We like to reserve the pages of The Recommender for the future of music’s Royalty and today’s selection fits that bill perfectly. Throughout 2011 we’ve been watching the Queen Of Hearts slowly begin to position herself as the next Queen Of Pop. Traditional media, such as The Guardian, The Times and Q Magazine, alongside the online coverage by the likes of Pop Justice and The Line Of Best Fit, have all been waving their approval over her as if they were fanning her with palm leaves, so it seems like 2012 could well be hers for the taking.
We have been chasing her real name through her PR representative to which their response was to state that it has to “remain secret“, which not only adds to the intrigue, but aligns her with the actual Royal world – in which real names aren’t necessary. It’s all rather silly of course and should we ever get to meet her in person you have to wonder if an advisor will pull us to one side to inform us that the etiquette is to call her “ma’am as in jam, not ma’am as in palm“. “Fuck off” would obviously be our immediate response, but let’s quickly move onto the important stuff – her very excellent music.
This is truly (upper) class stuff on show, as she dances along the correct side of those pop lines that have Goldfrapp on one side but The Saturdays on the other. The only time she crosses that line is perhaps when she unnecessarily uses the words “baby” at the end of her sentences – only Kylie gets away with that with her credibility still intact, but in fairness that’s the kind of pop heights that she’s aiming for. Take the first track, Freestyle, which grabbed the media’s attention earlier this year, with it’s first class electro pop production by Dreamtrak. It seduced every ear it reached with her breathy vocals that take more than one note from the sexually-confident world of Donna Summer.
As you can see above, the imagery that’s been handed out to us alongside the music is just as classy. This is music that has to be delivered whilst wearing elaborate headdresses and every video will no doubt utilise dancers. Elsewhere, Devils Gun take over the production, so we get more of a warped, industrial grit in tracks like Black Star, furthering the Goldfrapp connections. Monarchy seem to get involved in the studio with the tune, Perfect Mistake, keeping the synths, but lightening the load considerably.
This shift from one producer to another definitely draws gaps between the available songs, as well as in her overall aesthetic, and they may prove too wide to be bridged, but we should reserve judgement for the full album, which is no doubt set for next year. It’s certainly not an impossible task as it all fits under the synthetic pop umbrella and the one great unifying factor is the addictive vocals, which are perfectly placed and achieve the trick of having you humming along by the second listen. With the song, Shoot The Bullet, we see yet more producers, this time with The Sound Of Arrows on board, creating a delightful track that has equal parts punch and melody. It’s also received a tidy remix by Aluna George which they’ve kindly handed to The Recommender as an exclusive (see below).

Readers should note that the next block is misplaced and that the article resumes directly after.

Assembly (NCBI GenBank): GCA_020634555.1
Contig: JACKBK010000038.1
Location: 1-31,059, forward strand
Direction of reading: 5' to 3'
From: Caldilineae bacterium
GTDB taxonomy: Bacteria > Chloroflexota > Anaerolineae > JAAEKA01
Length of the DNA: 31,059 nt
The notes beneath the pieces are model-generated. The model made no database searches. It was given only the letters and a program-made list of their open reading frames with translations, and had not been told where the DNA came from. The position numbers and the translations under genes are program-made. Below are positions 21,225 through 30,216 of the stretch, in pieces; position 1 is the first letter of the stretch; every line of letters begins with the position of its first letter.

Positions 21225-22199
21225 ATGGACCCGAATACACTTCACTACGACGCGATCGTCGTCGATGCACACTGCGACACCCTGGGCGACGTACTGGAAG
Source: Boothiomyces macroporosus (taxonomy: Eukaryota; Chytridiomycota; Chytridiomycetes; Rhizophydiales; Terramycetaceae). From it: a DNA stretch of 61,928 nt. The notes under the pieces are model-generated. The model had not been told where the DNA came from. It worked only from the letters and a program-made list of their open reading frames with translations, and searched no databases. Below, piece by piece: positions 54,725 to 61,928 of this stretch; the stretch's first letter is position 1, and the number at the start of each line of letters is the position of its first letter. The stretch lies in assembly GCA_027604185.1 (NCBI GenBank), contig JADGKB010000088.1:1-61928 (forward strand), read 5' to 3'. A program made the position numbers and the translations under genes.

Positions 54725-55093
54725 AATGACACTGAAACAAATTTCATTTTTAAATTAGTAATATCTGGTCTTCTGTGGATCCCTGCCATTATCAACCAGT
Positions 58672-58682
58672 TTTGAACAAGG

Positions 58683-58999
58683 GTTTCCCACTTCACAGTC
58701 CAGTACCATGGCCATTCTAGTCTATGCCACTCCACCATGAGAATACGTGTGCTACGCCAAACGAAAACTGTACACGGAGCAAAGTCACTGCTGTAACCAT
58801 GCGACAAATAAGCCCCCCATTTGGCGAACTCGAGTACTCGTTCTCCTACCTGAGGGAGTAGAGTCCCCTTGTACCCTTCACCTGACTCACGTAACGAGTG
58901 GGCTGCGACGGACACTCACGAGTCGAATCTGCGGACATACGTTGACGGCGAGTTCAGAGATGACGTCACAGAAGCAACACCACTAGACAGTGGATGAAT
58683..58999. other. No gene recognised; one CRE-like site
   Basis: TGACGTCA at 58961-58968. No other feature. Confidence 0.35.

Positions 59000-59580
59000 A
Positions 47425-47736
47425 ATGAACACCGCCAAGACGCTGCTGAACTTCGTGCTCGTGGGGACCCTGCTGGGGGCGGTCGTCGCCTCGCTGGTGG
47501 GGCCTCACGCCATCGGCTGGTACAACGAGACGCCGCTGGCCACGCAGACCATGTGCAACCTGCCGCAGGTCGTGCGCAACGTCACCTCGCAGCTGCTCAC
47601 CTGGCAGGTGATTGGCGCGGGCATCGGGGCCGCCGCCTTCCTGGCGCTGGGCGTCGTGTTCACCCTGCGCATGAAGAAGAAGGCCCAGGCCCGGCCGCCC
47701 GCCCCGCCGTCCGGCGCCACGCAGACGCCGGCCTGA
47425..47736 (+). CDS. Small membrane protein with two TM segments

On the flipside to all this initial positivity we noticed that there are elements of her music that undeniably suffer under a few cliche lines. Where Are You Now has the line, “you’re just echoes in my mind“, which quite frankly could have Limahl singing it and had us scrambling to see if she’d also got Giorgio Moroder on hand in the production - something she would no doubt approve of! We shouldn’t be too dismissive, as this is potentially the next big pop artist and there really aren’t any rules on how cliche pop can go. At this song’s best it reminds us of Cocknbullkid at her most synthetic and light, so among the negatives there’s still positives to be found.
Her debut EP, The Arrival, was released last week and seems to be out on her own label Nightmoves, but all this studio assistance could surely only come from a major label backing, however we’ve no proof of this yet. To suggest that she’s demanded a string of hand-picked synth pop producers to be made available is perhaps stretching the Royalty claims a little too far, but they could easily have been sourced and paid for by a major. Either way, music this good, which places beauty into dance music and graceful class into pop, is worthy of a Royal stamp of approval, but there’s one remaining, rather refreshing fact that we’ve reserved to last, as although she now calls London home, it turns out that she’s actually from Swindon. It surely doesn’t get any less Royal than that. (MB)
QUEEN OF HEARTS – FREESTYLE
QUEEN OF HEARTS – WHERE ARE YOU NOW?
QUEEN OF HEARTS – SHOOT THE BULLETT (ALUNA GEORGE REMIX)